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Connected to Lahore’s city centre via Ring Road, Shahdara – or the Royal Pathway – is a suburban neighbourhood located on the northern banks of River Ravi. During the Mughal rule, it served as the entrance to Lahore.

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Emperor Jehangir’s tomb is built with red sandstone

The resting place of the royals… Historical landmarks continue to stand tall in Shahdara, the most well-known of which is Emperor Jehangir’s Tomb. Its exterior is adorned with mosaic, red sandstone and decorative marble. You can enter it through impressive stone gateways that are embellished with frescoes and ghalib kari , which lead into a square enclosure, the iconic Akbari Serai (Palace of Akbar). To its west is the red sandstone mausoleum of Empress Nur Jehan with a cenotaph of Ladli Begum, her daughter. The tomb of Asif Khan, Noor Jehan’s brother, is also located there; it is an octagonal brick structure layered with and blue tiles.

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Akbari Serai is located within Shahdara Bagh

Even more attractions… In addition to the aforementioned structures, Shahdara is also home to Kamran ki Baradari, a summer pavilion built by Kamran Mirza, son of Emperor Babur; it has two-storeys and 12 columns with arched balconies. Remember, a sight-seeing trip to Shahdara is never quite complete without partaking signature Mughlai dishes such as malai tikkas, murgh cholas, pulao and haleem at one of the many eateries there.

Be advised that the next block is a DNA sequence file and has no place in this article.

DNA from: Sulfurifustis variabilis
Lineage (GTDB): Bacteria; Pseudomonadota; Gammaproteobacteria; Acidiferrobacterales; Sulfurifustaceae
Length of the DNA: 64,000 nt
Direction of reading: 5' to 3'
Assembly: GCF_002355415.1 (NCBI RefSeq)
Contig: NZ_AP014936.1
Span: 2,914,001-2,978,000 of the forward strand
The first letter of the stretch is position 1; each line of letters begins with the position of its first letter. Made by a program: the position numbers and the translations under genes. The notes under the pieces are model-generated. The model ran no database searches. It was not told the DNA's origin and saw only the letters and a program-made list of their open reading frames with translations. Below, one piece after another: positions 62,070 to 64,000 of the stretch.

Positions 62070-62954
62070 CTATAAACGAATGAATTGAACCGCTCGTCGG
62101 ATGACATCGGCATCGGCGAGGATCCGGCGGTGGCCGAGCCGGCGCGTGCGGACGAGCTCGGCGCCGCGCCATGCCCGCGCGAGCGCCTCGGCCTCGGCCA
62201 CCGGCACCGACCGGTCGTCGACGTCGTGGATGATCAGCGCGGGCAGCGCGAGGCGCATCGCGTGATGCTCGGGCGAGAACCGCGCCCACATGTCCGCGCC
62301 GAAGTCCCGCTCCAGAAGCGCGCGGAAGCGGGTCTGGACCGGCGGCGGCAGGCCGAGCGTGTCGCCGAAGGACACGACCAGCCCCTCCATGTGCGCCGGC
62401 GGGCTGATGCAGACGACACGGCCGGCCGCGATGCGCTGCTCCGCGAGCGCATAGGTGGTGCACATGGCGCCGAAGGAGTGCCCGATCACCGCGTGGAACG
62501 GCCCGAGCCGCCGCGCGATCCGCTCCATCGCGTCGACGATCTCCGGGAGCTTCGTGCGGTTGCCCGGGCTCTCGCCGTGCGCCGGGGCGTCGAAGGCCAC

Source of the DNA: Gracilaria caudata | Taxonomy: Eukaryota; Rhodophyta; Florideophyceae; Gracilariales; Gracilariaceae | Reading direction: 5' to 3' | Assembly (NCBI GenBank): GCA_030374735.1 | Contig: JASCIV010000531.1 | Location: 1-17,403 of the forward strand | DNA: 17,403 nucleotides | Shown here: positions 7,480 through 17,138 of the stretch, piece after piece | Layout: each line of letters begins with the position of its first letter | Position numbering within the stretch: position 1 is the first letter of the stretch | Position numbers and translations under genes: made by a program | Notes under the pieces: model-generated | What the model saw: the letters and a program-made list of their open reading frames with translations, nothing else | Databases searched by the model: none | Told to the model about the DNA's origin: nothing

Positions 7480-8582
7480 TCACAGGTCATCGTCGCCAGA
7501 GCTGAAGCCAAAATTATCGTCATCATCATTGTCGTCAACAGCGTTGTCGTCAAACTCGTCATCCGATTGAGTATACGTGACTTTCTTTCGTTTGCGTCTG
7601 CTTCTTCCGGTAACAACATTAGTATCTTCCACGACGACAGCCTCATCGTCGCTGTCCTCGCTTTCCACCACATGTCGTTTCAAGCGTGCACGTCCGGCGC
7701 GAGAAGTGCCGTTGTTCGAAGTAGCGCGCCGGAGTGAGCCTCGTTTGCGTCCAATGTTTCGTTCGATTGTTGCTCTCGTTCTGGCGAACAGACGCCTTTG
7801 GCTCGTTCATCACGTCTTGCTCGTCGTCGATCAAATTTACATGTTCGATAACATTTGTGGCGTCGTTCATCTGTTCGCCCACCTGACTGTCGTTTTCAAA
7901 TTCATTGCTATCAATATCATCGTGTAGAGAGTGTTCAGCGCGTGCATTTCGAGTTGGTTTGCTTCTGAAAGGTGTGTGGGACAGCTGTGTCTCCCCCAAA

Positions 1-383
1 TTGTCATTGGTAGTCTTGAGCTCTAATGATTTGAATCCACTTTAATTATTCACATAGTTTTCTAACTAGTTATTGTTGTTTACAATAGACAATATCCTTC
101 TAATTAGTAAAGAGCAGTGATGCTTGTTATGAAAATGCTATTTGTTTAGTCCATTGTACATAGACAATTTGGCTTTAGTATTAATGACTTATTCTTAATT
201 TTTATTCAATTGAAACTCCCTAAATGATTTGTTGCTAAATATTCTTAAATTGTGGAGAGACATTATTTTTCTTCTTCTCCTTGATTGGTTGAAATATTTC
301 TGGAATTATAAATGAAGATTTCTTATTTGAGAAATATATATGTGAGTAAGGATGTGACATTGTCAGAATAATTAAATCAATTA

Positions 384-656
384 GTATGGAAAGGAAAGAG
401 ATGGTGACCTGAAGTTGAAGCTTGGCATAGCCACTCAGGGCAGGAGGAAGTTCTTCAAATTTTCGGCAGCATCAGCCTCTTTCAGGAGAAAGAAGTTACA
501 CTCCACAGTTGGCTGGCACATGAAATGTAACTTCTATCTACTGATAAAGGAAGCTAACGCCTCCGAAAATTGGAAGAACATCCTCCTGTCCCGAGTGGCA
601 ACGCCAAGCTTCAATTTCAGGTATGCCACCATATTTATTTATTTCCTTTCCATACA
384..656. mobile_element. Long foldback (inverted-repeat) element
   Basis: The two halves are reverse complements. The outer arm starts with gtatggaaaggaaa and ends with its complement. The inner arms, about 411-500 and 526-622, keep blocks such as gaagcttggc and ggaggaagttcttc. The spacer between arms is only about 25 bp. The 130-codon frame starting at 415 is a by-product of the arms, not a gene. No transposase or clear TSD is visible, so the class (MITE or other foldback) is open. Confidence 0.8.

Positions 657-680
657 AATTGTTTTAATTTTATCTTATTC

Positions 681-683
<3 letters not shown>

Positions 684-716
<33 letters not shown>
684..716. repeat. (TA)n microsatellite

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The Shahdara Bagh Junction is a crucial connecting point

A touch of modernity… Over the years, modern utilities and amenities have made life convenient for residents. These include quality educational institutes, healthcare facilities, shopping malls, sports complexes and plenty of green spaces. Furthermore, the construction of two railway stations – Shahdara Bagh and Shahdara Town – ensures improved connectivity to the rest of Punjab.

The real estate take… Primarily a residential area, property options in Shahdara are limited to small houses, constructed decades ago. Commercial property options include standalone shops and makeshift pavement stalls. Due to its distance from the main city, demand and prices of property have remained relatively stable over the years.

In a nutshell… Despite the hints of modernity in the form of well-developed road networks and infrastructural developments, Shahdara remains one of the most prominent reminders of Pakistan’s regal, historic past. n

– Moneeza Burney

First published in the DAWN National Weekend Advertiser on August 14, 2016.

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